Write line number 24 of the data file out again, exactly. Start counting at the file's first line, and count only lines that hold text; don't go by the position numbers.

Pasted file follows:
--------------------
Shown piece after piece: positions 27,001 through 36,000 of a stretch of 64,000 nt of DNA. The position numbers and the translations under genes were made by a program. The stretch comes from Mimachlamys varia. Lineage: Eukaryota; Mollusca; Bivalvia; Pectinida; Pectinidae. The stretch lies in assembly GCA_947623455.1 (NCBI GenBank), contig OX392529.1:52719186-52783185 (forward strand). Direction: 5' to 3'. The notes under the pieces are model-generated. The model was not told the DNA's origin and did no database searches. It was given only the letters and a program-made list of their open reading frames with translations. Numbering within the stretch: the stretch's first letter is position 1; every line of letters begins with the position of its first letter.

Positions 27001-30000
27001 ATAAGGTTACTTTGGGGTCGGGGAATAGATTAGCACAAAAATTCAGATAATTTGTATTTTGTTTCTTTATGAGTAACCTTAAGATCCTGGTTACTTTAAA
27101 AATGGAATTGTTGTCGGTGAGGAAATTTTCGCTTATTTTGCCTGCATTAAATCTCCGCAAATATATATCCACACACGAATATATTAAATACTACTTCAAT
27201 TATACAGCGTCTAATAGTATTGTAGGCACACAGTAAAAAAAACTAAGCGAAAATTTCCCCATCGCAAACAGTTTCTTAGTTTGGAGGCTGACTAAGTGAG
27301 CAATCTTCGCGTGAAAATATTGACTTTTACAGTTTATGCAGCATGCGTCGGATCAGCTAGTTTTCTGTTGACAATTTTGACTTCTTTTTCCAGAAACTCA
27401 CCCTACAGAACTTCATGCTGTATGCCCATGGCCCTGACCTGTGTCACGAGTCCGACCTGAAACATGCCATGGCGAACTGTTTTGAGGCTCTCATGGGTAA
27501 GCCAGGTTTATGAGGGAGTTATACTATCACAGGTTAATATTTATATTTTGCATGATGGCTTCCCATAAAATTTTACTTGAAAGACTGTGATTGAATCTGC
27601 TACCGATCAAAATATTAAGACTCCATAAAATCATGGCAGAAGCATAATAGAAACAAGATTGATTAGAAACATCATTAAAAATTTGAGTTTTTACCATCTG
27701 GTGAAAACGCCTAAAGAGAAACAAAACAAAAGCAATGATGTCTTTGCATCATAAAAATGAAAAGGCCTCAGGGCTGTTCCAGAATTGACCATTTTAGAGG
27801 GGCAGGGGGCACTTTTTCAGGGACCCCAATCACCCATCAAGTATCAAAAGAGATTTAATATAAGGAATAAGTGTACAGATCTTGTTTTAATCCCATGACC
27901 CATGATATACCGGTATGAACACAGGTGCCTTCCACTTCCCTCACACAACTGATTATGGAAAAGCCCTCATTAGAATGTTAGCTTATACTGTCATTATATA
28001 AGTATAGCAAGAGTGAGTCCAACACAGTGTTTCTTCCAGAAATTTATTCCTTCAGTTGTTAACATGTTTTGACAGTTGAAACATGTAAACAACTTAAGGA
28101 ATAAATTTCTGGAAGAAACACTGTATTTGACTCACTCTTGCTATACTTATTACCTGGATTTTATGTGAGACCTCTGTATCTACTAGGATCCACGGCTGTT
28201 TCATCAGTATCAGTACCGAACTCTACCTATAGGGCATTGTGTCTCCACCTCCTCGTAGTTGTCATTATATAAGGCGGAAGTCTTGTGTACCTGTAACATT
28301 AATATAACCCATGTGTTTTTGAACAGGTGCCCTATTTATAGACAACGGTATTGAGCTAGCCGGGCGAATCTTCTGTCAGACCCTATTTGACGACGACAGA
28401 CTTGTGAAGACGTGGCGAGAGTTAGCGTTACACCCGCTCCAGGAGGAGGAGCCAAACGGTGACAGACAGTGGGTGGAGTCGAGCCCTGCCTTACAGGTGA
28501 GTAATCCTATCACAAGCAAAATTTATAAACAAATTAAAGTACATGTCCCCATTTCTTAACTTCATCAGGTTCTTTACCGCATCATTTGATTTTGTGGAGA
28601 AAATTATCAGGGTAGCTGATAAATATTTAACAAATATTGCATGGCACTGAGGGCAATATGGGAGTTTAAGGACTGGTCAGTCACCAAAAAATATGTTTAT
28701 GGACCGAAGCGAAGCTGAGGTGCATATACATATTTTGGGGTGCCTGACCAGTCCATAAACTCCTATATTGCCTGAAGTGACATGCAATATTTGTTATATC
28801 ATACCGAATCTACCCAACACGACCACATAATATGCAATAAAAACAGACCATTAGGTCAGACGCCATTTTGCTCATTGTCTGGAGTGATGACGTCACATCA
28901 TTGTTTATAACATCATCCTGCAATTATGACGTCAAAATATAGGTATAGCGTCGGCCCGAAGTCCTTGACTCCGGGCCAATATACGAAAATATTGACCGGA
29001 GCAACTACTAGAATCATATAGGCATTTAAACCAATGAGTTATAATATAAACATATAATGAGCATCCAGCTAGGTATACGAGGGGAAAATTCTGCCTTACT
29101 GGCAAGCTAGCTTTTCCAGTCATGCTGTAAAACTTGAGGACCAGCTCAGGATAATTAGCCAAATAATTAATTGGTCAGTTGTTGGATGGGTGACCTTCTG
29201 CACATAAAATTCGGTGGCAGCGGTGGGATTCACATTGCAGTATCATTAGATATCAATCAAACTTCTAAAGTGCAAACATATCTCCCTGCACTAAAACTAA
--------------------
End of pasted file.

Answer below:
29101 GGCAAGCTAGCTTTTCCAGTCATGCTGTAAAACTTGAGGACCAGCTCAGGATAATTAGCCAAATAATTAATTGGTCAGTTGTTGGATGGGTGACCTTCTG